A local non-profit organisation Lion City Kitty – The Cat Museum, Muses & Mansion has taken to social media to name a family who had adopted one of its cats and returned it soon after it was taken ill.
In a Facebook post on 5 June (Monday), The Cat Museum, Muses & Mansion warned netizens of a family who had earlier adopted a cat and returned it within a week after the cat “developed diarrhoea”.
According to the post and adoption papers, a Sherna Ang and Akai Wee Wen adopted a three-month old male cat called Summer some time in end May and “dumped her (sic) off today as she (sic) developed diarrhoea.”
“We sat with them & read every clause in the adoption contract to them prior to signing, making sure they understood the lifelong commitment of owning a pet,” the cat charity said.
According to WhatsApp text message screen grabs, the adopters took Summer to the vet as it suffered from “watery stools” and was given medication.
A WhatsApp text message, supposedly from the adopter, read: “I have confined her in the toilet as she cant control her watery bowels….”
Adding that “These are the medication for 5 days and should get btr. Others further stool test must be done. mmm I’m quite lost and tired from wash and cleaning…just hope she gets better :(.”
In its reply, the cat charity said: “A cat is for 15 to 20 years. It is a living thing, not just for fun & play. one visit to the vet and you are already lost & tired?.”
According to the Facebook post, The Cat Museum, Muses & Mansion said: “Summer was fine when she left, playing with the toys they brought her, she had no diarrhoea prior to adoption.”
The post also said the adopters “never bothered to drop off the (stool) sample (for testing). They locked Summer in the bathroom for the last 4 days, with NO MEDICAL attention & did not even inform us.”
“They do not even know what she is suffering from as they did not even bother to run even ONE TEST,” the cat charity added.
The purpose of posting the incident on Facebook, the cat charity said: “It is our responsibility to post this as it is important that all fosterers/rescuers be aware of this family & this case, in case they try to adopt again.”
A netizen, Hong Min Lin, commented on the post highlighting that the cat was not abandoned, instead returned to the cat charity.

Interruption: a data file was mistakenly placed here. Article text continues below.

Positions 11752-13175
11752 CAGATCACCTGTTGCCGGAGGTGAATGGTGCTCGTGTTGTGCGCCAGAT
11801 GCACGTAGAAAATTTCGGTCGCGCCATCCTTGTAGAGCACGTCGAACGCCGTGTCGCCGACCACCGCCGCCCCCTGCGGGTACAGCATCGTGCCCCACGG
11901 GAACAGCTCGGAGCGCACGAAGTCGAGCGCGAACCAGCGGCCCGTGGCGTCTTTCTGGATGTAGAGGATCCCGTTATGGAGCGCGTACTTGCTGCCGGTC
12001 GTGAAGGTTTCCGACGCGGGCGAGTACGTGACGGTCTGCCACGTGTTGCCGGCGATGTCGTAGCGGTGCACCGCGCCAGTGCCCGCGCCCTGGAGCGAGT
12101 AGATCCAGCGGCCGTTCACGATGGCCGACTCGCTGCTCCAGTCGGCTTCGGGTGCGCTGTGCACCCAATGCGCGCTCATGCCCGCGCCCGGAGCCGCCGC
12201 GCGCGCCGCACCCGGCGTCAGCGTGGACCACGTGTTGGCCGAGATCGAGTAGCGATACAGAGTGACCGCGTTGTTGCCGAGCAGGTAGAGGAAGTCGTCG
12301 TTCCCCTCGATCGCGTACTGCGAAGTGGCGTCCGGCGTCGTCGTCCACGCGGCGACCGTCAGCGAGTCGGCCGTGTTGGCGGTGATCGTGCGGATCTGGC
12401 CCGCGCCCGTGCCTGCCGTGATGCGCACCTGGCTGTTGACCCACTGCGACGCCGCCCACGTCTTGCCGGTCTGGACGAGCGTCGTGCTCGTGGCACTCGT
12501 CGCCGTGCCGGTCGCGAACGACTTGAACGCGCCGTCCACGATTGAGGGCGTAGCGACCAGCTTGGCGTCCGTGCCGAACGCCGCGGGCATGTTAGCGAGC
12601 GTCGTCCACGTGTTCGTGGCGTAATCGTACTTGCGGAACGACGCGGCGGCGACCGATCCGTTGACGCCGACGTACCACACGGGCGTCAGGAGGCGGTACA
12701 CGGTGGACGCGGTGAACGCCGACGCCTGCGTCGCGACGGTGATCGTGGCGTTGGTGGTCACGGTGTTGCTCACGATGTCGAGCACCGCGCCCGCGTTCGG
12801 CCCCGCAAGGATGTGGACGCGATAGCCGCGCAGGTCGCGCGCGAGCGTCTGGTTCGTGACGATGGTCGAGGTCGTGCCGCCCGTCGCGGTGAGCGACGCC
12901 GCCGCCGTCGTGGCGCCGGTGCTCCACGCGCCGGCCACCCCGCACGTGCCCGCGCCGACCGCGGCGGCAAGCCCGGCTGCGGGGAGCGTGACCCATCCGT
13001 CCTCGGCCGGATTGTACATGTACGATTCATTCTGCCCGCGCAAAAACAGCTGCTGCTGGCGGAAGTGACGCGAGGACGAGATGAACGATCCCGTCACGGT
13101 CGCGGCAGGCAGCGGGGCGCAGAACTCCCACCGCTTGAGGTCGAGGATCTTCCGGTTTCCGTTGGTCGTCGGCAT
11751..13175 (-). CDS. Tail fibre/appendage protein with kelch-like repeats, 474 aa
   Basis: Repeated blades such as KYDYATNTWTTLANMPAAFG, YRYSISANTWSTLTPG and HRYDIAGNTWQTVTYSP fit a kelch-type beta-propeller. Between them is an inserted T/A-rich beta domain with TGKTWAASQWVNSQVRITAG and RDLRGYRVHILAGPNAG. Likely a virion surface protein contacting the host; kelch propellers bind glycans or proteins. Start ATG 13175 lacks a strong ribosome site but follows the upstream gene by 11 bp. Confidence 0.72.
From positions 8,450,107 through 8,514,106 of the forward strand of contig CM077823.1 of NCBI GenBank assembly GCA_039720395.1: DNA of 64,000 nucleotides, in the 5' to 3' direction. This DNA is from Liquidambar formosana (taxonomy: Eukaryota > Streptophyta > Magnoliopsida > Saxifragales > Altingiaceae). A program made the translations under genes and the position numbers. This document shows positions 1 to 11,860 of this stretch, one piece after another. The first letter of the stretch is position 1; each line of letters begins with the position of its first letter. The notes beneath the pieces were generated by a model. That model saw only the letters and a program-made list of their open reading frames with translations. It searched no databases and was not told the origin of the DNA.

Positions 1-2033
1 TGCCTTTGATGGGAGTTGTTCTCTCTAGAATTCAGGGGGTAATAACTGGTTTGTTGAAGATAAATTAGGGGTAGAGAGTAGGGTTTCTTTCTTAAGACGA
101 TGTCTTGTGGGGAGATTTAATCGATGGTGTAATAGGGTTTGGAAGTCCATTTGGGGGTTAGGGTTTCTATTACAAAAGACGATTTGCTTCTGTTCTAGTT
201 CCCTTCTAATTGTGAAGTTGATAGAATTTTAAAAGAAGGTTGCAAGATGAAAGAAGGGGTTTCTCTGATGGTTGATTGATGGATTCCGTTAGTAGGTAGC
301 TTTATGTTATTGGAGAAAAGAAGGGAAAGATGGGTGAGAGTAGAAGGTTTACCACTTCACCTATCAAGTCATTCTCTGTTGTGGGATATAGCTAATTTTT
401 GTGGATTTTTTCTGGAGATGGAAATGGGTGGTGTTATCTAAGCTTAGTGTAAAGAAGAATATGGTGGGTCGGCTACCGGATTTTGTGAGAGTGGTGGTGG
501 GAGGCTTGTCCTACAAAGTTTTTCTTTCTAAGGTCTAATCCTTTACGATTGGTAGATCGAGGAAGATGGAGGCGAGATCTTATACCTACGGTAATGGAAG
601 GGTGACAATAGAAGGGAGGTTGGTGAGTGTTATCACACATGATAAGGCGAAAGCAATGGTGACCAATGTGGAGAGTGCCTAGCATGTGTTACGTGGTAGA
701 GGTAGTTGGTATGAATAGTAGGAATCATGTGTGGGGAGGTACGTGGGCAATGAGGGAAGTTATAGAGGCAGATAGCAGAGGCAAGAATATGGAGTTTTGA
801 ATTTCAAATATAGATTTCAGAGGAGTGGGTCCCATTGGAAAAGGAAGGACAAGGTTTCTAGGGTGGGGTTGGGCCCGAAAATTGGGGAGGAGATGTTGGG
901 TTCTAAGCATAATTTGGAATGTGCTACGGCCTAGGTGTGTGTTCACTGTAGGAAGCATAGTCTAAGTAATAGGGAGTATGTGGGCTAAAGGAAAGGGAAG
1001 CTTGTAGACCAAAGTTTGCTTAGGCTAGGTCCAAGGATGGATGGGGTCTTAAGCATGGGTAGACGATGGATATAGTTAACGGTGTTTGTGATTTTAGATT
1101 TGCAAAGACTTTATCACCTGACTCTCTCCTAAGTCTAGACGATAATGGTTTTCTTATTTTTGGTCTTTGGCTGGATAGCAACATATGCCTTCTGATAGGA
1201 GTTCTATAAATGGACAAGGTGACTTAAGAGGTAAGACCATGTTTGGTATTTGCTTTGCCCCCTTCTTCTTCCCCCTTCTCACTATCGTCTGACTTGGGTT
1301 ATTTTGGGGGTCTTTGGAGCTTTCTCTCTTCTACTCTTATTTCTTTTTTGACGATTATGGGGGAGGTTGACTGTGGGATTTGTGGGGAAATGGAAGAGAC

“To be fair to the adopters, from the exchanges it seems like the adopters did try. Maybe not their best but to describe them as your post, looks like you were missing some details. Abandoning a pet is wrong, but at least they brought summer back to you guys to find her a true forever home. I think this name and shame post reflects badly on Cat Museum and may deter other potential adopters who are put off by your actions. I am a cat lover too, our aim should be aligned with finding more cats more forever homes. Hope I dont offend anyone by giving heartfelt feedback,” Hong wrote.
A slew of comments were exchanged – questioning if naming and shaming were the right way.
A netizen, Eugene Neo, said: “The adopter may not be at their best with handling their adopted kitten, however, I find your handling of this situation wanting. For a lack of better word, unprofessional. You are a charitable organization representing the public and you should not be engage in public shaming of what you deemed irresponsible of other people. I donate to your organization and I expected more of you.”
“I agree with your concerns that they pose a potential risk to other cat welfare society. However, I disagree with your method of public shaming as you are a public organization. By doing this, you would have cause distress to their them and their family members. Moreover, they did not have the opportunity to give their side of they story prior to your public disclosure. I ask that you consider other appropriate and holistic measures,” Neo added.
Here’s the Facebook post:
Top image features Summer. Photo taken from The Cat Museum, Muses & Mansion’s Facebook page.